Sometimes simple is better.
Since 2011, I have painstakingly identified and compiled over 42,000 phrases, patterns, and keywords commonly used by spammers and comment bots in usernames, email addresses, link text, and URIs. As with all compilations, this blacklist is a work in progress and there will always be room for improvement and optimization.
Suggestions and bug reports are certainly appreciated. Please use the issue tracker to let me know.
Repeat this procedure each time you want to install an updated version of the blacklist.
Automatic Updates Via Plugin
If you prefer a more hands-off approach, there are several plugins that will check whether the master blacklist has changed and then automatically install the most recent version. How handy is that?
I don’t blame you if you’re skeptical about how well this blacklist works compared to a commercial solution like Akismet. Because I am subjectively including keywords based on comment spam submitted to my own sites, there is a chance that the blacklist will “overclean” your comment queue.
Consider that fair warning.
However, Jason Cosper reports that he used an earlier version of the blacklist on a client’s WordPress installation containing 800,000 or so comments. The blacklist flagged 40% of those comments as “spammy”. As a sanity check, he then exported those flagged comments to a local WordPress install and subsequently had Akismet do its thing. According to Jason, there were “zero false positives.”
WordPress stores the contents of the Comment Blacklist setting in the options table as
blacklist_keys. Defined as a
longtext data type, this MySQL column can contain up to 4,294,967,295 bytes (approximately 4GB) of text. There is no chance of us running out of room to expand the blacklist any time soon.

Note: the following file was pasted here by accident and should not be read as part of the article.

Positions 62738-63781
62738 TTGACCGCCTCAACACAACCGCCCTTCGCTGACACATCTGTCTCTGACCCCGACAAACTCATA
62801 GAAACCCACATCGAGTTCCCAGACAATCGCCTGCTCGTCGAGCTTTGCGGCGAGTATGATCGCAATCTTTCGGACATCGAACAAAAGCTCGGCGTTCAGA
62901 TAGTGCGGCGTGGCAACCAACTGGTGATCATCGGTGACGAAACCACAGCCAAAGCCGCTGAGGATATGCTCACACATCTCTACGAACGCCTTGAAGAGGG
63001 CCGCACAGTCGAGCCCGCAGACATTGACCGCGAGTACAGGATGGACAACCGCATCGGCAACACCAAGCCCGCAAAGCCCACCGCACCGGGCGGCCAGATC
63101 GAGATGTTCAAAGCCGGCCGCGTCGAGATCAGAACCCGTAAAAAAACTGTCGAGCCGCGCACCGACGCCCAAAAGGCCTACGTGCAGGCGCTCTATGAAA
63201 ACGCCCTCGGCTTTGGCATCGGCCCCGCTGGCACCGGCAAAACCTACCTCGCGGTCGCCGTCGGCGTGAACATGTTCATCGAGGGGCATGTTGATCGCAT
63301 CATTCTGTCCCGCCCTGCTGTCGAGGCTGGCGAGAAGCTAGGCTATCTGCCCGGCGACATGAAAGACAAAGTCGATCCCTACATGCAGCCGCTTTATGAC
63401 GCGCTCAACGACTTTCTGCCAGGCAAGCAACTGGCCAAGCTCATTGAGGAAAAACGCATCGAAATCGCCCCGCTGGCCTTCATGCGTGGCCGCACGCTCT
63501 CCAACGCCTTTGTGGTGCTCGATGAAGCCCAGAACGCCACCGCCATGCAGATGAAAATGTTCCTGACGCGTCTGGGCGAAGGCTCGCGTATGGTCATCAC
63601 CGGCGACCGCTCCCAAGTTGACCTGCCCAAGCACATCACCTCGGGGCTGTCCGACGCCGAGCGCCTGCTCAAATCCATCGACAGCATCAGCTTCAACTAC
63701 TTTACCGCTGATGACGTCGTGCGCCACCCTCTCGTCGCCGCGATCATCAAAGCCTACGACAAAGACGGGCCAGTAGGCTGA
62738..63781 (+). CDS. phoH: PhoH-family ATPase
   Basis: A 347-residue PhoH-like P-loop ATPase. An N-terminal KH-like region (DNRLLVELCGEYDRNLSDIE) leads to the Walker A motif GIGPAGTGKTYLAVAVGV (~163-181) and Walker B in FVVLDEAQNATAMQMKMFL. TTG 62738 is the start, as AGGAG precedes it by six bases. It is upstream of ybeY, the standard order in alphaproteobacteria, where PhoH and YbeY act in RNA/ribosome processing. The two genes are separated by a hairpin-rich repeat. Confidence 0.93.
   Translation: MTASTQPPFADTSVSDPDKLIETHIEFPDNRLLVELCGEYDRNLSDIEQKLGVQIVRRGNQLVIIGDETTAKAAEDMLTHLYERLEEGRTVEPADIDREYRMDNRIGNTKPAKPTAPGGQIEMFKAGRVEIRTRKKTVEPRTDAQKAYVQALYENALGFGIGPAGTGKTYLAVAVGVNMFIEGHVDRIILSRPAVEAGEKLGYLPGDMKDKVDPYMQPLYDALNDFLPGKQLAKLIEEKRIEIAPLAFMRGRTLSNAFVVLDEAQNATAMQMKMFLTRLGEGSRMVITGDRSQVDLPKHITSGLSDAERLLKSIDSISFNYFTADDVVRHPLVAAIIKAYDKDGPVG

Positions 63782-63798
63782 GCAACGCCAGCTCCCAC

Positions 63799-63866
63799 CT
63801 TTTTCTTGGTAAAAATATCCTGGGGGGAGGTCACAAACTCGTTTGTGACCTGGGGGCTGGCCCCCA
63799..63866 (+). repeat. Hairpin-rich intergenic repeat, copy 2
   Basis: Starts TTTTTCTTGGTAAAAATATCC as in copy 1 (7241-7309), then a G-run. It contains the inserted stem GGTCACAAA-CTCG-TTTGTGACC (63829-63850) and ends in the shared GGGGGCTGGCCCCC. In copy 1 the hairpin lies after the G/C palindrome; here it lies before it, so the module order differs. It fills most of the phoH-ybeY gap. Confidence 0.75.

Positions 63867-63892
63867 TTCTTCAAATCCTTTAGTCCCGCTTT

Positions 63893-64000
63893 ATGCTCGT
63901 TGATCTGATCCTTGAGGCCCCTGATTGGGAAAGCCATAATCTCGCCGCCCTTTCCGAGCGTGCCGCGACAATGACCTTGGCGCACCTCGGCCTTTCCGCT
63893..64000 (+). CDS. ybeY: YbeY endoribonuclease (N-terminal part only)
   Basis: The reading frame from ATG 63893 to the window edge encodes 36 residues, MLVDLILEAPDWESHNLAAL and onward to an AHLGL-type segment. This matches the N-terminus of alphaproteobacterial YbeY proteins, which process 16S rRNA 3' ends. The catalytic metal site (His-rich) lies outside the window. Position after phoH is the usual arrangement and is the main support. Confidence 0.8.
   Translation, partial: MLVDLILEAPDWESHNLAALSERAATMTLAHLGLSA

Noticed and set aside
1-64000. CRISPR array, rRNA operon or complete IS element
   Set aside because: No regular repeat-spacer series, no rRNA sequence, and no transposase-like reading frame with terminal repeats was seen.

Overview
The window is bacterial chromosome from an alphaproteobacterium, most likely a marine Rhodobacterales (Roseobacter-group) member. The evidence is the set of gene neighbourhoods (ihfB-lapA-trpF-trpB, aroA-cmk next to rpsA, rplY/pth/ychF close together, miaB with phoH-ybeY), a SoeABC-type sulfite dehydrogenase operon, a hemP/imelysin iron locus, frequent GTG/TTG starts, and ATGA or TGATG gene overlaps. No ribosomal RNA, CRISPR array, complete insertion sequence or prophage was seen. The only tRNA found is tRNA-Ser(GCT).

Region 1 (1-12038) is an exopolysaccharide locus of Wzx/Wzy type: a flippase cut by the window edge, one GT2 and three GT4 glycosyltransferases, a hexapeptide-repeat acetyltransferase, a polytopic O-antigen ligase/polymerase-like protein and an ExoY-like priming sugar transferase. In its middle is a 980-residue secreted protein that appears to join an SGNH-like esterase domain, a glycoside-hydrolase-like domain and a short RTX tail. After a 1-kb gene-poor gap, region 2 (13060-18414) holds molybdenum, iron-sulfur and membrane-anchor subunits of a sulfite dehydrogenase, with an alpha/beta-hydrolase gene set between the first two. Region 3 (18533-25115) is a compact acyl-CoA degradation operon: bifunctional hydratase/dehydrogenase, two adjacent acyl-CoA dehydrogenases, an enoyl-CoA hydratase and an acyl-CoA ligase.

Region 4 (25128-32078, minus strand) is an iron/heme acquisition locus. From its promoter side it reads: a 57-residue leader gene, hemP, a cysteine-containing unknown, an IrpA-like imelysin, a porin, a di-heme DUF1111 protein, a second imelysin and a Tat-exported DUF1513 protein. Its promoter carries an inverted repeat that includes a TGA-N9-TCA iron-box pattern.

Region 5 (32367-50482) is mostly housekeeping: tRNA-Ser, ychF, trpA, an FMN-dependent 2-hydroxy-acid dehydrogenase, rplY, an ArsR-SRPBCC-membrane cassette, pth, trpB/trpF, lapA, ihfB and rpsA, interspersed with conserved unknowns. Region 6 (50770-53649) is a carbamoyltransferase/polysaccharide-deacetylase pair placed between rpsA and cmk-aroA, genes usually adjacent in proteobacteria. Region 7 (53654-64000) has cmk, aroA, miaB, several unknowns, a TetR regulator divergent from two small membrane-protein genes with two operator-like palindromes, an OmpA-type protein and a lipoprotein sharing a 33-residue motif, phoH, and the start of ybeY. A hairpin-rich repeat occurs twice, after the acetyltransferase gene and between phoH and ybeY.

There has been some talk about storing the
blacklist_keys option in an entirely separate table.
As mentioned above, the keywords in the blacklist are based on spam submitted to my own sites. Spammers often utilize the obscuring capabilities of URL shorteners to hide their nefarious links. Therefore, I have included a handful of URL shortener domains in the blacklist. For all practical purposes, there’s no need for a comment to include a shortened URL, as unmodified links can be easily formatted using HTML. If you find that your visitors are using shortened URLs on a regular basis, you may wish to remove some or all of these domains from the blacklist.
Spammers will also utilize links that include URLs that are specific to WordPress installations. These links often point at compromised admin files, themes, or plugins. In most cases, there’s no need to include a URL that deep-links into the bowels of a WordPress site. However, you may want to remove the following keywords from the blacklist if your visitors are commenting on topics related to WordPress site, plugin, or theme development.